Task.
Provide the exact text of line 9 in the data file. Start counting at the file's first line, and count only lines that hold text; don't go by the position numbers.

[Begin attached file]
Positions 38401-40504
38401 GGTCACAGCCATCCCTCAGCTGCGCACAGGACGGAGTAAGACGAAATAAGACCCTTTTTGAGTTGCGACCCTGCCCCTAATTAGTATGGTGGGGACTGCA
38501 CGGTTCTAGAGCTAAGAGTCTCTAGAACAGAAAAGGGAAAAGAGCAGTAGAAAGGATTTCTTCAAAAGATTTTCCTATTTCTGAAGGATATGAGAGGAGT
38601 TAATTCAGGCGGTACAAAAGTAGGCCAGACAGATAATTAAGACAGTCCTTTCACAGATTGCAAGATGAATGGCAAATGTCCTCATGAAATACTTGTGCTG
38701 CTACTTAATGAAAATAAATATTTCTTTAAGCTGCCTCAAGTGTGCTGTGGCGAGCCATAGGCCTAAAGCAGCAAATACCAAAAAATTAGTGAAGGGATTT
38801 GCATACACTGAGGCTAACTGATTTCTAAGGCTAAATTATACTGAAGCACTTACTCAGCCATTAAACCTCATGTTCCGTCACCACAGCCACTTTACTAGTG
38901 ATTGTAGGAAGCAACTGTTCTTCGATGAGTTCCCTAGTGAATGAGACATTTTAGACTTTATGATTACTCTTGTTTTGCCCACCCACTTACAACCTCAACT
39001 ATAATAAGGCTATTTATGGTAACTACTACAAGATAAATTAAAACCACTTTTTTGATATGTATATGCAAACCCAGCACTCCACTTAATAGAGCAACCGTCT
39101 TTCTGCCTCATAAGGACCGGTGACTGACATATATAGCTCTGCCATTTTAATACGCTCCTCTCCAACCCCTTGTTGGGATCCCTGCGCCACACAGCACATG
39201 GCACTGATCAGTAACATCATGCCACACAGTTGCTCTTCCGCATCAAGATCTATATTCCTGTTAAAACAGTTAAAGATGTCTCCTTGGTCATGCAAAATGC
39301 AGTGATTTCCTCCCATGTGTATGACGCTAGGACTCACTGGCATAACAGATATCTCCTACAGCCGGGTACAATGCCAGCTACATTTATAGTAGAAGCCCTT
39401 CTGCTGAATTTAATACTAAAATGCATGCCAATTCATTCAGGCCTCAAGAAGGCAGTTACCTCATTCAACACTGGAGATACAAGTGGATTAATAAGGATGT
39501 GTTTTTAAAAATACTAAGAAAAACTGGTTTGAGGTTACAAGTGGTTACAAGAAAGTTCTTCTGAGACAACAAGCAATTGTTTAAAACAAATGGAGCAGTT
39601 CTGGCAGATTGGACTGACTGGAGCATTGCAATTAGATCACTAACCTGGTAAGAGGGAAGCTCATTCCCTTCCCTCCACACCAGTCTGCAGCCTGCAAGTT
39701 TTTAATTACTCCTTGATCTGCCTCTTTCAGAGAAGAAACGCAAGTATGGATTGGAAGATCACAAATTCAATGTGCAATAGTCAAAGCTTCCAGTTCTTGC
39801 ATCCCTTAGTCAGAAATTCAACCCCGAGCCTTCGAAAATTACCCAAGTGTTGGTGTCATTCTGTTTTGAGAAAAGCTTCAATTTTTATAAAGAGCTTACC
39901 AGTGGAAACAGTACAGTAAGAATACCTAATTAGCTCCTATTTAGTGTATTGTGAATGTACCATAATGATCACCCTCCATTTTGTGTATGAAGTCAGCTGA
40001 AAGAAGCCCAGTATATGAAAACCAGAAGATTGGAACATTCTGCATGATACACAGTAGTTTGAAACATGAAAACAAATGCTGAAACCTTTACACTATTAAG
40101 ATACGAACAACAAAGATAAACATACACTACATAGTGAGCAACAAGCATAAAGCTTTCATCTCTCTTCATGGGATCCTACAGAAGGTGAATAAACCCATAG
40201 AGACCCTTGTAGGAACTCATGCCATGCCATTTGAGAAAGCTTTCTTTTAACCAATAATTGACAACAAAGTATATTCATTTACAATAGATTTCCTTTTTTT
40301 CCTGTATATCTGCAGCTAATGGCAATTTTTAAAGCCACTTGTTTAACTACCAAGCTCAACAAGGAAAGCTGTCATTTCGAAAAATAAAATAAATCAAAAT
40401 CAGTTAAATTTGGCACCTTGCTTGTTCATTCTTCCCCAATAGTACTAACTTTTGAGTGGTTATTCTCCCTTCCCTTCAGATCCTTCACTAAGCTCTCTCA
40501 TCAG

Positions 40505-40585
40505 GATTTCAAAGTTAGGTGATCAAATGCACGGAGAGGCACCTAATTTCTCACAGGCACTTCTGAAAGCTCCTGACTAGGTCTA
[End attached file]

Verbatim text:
39101 TTCTGCCTCATAAGGACCGGTGACTGACATATATAGCTCTGCCATTTTAATACGCTCCTCTCCAACCCCTTGTTGGGATCCCTGCGCCACACAGCACATG